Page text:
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Who benefits from neighborhood tours? Everyone.

Showing off a community with a tour for outsiders benefits the neighborhood by highlighting its best qualities.  It boosts the visibility of community groups.  And it helps give the sense of "a complex and interesting city." That's what LISC/Chicago's New Communities Program reported recently to the city of Chicago.  Here's an edited version  of that report: 

Neighborhood tours, developed by community groups in the New Communities Program, have greatly benefited:

--- the community organizations that developed them

--- the neighborhoods they promoted

--- the reputation of Chicago as a complex and interesting city.

The community organizations

 The community organizations LISC works with weren’t unfamiliar with tours. They’d been doing them informally for years to show elected officials, potential funders, visitors and anyone else who was interested what was happening in their neighborhoods and why. Indeed, tours were a principal tool to promote neighborhood redevelopment.

But, following efforts over the past two years to create a more formal, scripted offering, the tours have become more engaging, structured, informative and dramatic than they’d been in the past. That’s a function of the training that the professional tour guides provided, the scripts LISC scribes prepared, and additional research that community organization staff did to learn more details about their neighborhoods.

The main benefit for the community organizations is that their best communications tool is now stronger. The tours are more complete. The presentations are more sophisticated. And the neighborhoods, from historical and social perspectives, are shown in a more interesting light.

But there are numerous ancillary benefits as well.

In working on the scripts, audio slideshows and videos that accompanied the tours, community organization staff learned a great deal about writing, photography, historical research, oral presentations and media technology. This occurred through formal trainings (photography and sound editing, for example) as well as from simply working with the scribes and presenters who were helping them establish the tours.

Those skills will be useful in keeping future tours professional, engaging and up-to-date, but they’ll also improve other types of communications work that the groups do (events, producing website and newsletter content, speaking engagements, etc.)

In addition, the process of creating the tours energized the organizations. As the principal cheerleaders for their neighborhoods, they knew they had a lot going for them. But it appears that the additional research that the tours required opened their eyes to other attractive, interesting elements they weren’t fully aware of.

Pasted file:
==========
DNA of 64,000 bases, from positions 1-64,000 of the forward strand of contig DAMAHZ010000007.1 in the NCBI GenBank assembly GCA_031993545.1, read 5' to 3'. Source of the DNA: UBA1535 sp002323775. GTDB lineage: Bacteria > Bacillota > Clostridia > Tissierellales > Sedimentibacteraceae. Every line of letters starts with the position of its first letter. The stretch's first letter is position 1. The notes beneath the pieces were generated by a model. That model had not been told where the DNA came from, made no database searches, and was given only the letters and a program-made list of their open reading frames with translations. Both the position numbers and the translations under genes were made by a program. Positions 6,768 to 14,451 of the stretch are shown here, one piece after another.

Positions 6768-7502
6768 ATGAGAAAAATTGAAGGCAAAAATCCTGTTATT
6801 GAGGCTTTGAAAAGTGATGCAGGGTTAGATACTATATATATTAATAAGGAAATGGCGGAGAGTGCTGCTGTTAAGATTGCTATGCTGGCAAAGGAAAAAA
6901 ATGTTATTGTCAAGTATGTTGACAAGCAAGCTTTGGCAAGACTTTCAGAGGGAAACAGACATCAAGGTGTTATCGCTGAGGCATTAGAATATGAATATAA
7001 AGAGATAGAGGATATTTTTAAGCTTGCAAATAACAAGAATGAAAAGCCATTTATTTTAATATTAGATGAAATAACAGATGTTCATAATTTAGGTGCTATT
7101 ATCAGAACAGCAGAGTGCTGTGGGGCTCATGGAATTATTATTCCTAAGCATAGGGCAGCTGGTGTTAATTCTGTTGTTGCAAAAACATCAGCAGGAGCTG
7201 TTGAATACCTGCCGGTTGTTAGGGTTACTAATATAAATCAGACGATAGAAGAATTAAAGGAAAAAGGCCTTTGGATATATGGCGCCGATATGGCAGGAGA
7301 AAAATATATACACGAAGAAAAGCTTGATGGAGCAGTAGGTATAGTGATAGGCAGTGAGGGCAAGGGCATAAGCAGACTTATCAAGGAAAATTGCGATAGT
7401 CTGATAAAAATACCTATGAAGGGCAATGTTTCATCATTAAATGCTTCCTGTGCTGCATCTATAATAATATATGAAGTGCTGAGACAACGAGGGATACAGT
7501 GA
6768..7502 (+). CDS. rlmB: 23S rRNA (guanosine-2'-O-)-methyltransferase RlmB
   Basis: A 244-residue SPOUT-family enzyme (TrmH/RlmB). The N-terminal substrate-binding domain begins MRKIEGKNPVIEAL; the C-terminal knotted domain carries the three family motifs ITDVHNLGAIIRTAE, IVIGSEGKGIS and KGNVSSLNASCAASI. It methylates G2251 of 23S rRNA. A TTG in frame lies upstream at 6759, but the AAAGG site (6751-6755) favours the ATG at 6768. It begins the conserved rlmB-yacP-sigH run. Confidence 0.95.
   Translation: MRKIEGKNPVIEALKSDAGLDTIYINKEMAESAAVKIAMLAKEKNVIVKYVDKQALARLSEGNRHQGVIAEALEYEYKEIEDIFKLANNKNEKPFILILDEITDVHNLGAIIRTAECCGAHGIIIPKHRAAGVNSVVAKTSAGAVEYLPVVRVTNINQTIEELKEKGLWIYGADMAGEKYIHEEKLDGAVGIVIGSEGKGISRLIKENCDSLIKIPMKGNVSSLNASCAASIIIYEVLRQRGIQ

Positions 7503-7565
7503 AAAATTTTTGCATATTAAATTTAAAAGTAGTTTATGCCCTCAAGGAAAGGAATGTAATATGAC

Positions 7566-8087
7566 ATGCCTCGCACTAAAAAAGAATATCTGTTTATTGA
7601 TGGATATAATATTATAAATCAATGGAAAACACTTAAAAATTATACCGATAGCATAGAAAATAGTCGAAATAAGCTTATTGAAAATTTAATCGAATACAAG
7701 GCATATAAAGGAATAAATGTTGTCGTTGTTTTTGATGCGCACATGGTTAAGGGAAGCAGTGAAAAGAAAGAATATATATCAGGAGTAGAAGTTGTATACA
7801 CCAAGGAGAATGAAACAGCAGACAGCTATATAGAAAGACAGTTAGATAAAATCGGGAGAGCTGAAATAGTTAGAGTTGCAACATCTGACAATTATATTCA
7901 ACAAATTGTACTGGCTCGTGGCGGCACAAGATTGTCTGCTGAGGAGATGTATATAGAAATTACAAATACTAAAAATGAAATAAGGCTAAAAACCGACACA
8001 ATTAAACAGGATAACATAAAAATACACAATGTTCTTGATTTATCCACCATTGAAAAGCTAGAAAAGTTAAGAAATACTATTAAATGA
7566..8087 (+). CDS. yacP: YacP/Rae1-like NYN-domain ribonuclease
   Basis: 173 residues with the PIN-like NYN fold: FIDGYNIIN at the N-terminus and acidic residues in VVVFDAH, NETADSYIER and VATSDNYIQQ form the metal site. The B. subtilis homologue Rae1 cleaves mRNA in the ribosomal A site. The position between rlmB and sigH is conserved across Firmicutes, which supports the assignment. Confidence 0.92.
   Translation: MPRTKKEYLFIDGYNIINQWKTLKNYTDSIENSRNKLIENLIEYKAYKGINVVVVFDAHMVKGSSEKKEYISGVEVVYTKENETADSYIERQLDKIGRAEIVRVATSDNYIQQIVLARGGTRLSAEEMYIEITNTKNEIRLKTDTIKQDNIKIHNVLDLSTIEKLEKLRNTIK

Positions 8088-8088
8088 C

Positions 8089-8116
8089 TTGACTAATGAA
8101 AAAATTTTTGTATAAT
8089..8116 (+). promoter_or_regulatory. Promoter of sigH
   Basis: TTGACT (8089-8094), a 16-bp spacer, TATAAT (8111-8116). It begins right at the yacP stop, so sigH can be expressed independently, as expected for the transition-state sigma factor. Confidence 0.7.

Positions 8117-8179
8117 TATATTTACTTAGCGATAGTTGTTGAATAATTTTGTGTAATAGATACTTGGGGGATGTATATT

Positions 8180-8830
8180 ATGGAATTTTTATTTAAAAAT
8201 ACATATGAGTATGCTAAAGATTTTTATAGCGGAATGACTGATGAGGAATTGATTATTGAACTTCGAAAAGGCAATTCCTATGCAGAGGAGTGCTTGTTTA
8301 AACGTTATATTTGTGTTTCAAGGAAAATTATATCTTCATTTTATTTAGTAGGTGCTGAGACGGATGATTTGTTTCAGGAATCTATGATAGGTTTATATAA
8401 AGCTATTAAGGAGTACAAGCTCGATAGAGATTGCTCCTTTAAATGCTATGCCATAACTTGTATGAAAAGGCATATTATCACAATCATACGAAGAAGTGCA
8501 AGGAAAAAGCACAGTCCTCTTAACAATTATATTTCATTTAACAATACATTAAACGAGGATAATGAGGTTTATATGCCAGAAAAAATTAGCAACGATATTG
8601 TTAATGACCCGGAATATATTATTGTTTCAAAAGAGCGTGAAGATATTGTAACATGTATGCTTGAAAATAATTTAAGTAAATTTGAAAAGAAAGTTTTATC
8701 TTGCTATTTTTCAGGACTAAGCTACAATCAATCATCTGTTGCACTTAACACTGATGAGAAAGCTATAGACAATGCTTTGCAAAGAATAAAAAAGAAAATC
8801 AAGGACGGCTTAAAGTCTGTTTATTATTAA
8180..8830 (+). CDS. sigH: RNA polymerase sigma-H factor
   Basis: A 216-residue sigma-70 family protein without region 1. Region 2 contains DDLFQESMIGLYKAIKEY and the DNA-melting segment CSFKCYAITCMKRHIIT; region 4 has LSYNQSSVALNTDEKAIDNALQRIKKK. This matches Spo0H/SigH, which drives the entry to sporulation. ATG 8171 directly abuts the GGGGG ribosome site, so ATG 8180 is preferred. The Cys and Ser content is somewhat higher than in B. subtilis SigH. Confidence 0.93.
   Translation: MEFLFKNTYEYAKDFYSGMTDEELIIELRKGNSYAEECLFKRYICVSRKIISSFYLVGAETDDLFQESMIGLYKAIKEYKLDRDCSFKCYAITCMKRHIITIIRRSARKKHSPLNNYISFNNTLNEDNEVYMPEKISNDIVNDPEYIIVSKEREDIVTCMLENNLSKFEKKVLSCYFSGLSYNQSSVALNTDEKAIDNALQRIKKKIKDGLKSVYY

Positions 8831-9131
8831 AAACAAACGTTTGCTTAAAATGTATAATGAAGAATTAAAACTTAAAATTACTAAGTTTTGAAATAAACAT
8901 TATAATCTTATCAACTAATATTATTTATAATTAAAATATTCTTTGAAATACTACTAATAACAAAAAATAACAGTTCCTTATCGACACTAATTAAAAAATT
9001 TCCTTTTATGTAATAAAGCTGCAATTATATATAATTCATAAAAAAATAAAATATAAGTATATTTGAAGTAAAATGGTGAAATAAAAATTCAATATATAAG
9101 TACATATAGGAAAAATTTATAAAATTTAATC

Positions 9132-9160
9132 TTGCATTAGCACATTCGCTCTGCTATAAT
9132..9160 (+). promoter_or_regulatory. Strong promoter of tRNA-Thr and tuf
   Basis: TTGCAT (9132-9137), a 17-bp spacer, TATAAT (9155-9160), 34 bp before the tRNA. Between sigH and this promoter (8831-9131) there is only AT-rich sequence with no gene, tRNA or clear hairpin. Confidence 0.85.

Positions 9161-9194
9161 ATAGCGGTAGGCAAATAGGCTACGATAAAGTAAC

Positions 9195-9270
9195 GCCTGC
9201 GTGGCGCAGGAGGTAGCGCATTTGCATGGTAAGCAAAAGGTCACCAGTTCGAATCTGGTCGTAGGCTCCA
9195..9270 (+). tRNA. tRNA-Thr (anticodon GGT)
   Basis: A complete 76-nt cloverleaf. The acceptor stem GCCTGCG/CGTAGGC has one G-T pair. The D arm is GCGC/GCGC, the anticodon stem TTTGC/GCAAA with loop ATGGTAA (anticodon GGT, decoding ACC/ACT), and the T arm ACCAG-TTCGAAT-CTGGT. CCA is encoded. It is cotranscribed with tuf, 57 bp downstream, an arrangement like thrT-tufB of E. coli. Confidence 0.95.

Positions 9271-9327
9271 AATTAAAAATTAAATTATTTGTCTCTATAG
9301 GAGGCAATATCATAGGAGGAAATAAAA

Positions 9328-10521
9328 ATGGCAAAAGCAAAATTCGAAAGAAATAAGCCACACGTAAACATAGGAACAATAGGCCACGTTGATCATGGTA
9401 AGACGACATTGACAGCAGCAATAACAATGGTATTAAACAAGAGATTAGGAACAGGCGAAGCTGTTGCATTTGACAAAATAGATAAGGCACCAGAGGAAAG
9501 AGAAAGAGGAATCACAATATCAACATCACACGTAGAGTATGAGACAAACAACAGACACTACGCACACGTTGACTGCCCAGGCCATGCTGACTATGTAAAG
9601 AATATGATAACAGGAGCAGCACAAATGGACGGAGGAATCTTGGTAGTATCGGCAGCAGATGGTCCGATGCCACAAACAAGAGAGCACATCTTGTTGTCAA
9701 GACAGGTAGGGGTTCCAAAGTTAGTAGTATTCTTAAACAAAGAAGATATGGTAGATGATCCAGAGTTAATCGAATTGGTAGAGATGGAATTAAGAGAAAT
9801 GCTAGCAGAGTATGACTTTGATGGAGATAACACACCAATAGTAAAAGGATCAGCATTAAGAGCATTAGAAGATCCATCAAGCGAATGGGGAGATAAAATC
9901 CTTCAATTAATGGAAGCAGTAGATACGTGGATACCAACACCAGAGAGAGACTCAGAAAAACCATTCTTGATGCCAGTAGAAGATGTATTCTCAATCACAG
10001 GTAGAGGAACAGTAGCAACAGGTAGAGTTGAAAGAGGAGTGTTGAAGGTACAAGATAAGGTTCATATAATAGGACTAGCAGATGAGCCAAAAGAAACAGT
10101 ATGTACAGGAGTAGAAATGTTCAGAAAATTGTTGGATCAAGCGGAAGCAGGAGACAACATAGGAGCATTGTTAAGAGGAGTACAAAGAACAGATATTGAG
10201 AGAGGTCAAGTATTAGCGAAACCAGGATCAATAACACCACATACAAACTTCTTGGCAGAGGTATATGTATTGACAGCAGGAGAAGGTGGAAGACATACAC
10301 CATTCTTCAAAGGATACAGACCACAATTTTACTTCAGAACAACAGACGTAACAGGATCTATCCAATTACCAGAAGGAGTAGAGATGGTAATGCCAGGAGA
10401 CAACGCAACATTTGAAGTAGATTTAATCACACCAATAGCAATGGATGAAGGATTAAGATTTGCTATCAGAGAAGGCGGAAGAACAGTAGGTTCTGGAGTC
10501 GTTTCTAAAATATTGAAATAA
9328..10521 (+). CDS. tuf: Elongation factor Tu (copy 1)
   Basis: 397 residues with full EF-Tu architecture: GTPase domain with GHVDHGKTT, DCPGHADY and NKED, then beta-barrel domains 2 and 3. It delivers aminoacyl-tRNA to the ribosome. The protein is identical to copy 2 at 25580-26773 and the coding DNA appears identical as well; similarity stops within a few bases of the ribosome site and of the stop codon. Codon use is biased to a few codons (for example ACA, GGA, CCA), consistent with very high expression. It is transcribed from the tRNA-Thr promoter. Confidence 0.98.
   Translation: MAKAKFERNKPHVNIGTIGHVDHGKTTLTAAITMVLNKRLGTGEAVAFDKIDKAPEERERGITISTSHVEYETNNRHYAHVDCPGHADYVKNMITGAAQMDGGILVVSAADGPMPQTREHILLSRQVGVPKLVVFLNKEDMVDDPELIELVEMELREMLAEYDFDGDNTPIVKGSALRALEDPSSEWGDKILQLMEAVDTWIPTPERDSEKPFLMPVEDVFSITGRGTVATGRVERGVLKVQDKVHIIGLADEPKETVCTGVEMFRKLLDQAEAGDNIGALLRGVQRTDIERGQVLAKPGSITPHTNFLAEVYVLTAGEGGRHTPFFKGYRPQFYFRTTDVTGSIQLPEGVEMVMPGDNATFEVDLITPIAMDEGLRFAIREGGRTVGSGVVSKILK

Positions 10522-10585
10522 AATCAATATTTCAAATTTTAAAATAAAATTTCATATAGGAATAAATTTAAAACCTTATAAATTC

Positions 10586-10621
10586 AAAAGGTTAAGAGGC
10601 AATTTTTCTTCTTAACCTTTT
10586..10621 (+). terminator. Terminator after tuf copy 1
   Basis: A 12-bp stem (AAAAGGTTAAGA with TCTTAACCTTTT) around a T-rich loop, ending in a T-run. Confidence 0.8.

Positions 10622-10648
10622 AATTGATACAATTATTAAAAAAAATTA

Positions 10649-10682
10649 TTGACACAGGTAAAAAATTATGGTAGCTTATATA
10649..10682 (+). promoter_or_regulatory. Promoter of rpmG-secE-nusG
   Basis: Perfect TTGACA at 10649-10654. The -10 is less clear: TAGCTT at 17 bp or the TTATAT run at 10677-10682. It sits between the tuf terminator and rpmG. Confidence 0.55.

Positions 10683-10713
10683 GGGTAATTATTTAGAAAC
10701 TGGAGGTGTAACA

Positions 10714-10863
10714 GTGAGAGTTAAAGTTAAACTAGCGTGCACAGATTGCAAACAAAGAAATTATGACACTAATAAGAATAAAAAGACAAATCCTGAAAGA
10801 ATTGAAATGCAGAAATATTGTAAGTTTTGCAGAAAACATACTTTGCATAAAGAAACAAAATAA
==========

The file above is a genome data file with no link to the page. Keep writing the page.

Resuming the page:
Thus, the neighborhoods’ best sales forces just got better.

The neighborhoods

Prior to these tours, North Lawndale, East Garfield Park, Chicago Lawn, Quad Communities and all the others engaged in this effort weren’t at the top of anyone’s list of places to visit in Chicago. Even if people wanted to, there wasn’t a structure or vendor to provide that service.

Now there is.

The Garfield Park Conservatory Alliance, for example, recently organized an East Garfield Park tour for more than 100 people. And the organizations in other neighborhoods are aggressively pursuing opportunities to showcase their communities.

That means more people, from more places, are being introduced (in favorable circumstances) to parts of the city that they previously knew little about. That has significant implications. The more people who witness the attractive qualities of neighborhoods that are off the beaten path, the more potential there is for investment in those neighborhoods.

The city

Everyone knows Chicago is a city of neighborhoods, but the tours go a long way in elevating that expression from a cliché to a reality.

Thanks to the marketing skills of the City of Chicago’s Office of Tourism, these tours are coming to the attention of a variety of people (tourists from the U.S. and abroad, business people, realtors, etc.) who can use them as a way to expand their knowledge of a dynamic, vital city.

No doubt the lakefront, the Loop’s terrific architecture, and the elegance of North Michigan Avenue will prevail as Chicago’s calling card as a world class city. But the neighborhoods exposed by these tours will help complete the picture.

They’re the broad shoulders on which the civic ornaments rest, and the tours go a long way in describing their anatomy. And through the websites and web-based mobile technology that was developed in concert with the tours, visitors won’t have to wait for a formal tour to get to know various neighborhoods. They can take their own. The tours will reap benefits for years to come.

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